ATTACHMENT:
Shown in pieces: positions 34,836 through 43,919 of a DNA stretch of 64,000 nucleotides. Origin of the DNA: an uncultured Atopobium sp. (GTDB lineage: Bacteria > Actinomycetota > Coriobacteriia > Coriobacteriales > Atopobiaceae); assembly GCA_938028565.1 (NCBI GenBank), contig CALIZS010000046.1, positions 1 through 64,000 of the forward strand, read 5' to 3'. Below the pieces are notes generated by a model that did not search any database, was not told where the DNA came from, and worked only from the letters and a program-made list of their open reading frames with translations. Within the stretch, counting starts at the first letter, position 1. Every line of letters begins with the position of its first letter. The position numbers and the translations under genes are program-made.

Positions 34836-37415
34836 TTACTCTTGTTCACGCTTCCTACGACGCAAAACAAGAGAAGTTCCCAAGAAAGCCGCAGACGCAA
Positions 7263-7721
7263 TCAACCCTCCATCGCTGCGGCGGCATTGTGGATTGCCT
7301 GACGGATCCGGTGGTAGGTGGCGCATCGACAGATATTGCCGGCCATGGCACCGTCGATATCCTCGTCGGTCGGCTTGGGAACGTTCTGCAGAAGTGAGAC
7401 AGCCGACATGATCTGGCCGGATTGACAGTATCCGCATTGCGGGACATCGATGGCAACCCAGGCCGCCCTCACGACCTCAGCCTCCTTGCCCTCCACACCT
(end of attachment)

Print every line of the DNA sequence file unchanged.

Shown in pieces: positions 34,836 through 43,919 of a DNA stretch of 64,000 nucleotides. Origin of the DNA: an uncultured Atopobium sp. (GTDB lineage: Bacteria > Actinomycetota > Coriobacteriia > Coriobacteriales > Atopobiaceae); assembly GCA_938028565.1 (NCBI GenBank), contig CALIZS010000046.1, positions 1 through 64,000 of the forward strand, read 5' to 3'. Below the pieces are notes generated by a model that did not search any database, was not told where the DNA came from, and worked only from the letters and a program-made list of their open reading frames with translations. Within the stretch, counting starts at the first letter, position 1. Every line of letters begins with the position of its first letter. The position numbers and the translations under genes are program-made.

Positions 34836-37415
34836 TTACTCTTGTTCACGCTTCCTACGACGCAAAACAAGAGAAGTTCCCAAGAAAGCCGCAGACGCAA
Positions 7263-7721
7263 TCAACCCTCCATCGCTGCGGCGGCATTGTGGATTGCCT
7301 GACGGATCCGGTGGTAGGTGGCGCATCGACAGATATTGCCGGCCATGGCACCGTCGATATCCTCGTCGGTCGGCTTGGGAACGTTCTGCAGAAGTGAGAC
7401 AGCCGACATGATCTGGCCGGATTGACAGTATCCGCATTGCGGGACATCGATGGCAACCCAGGCCGCCCTCACGACCTCAGCCTCCTTGCCCTCCACACCT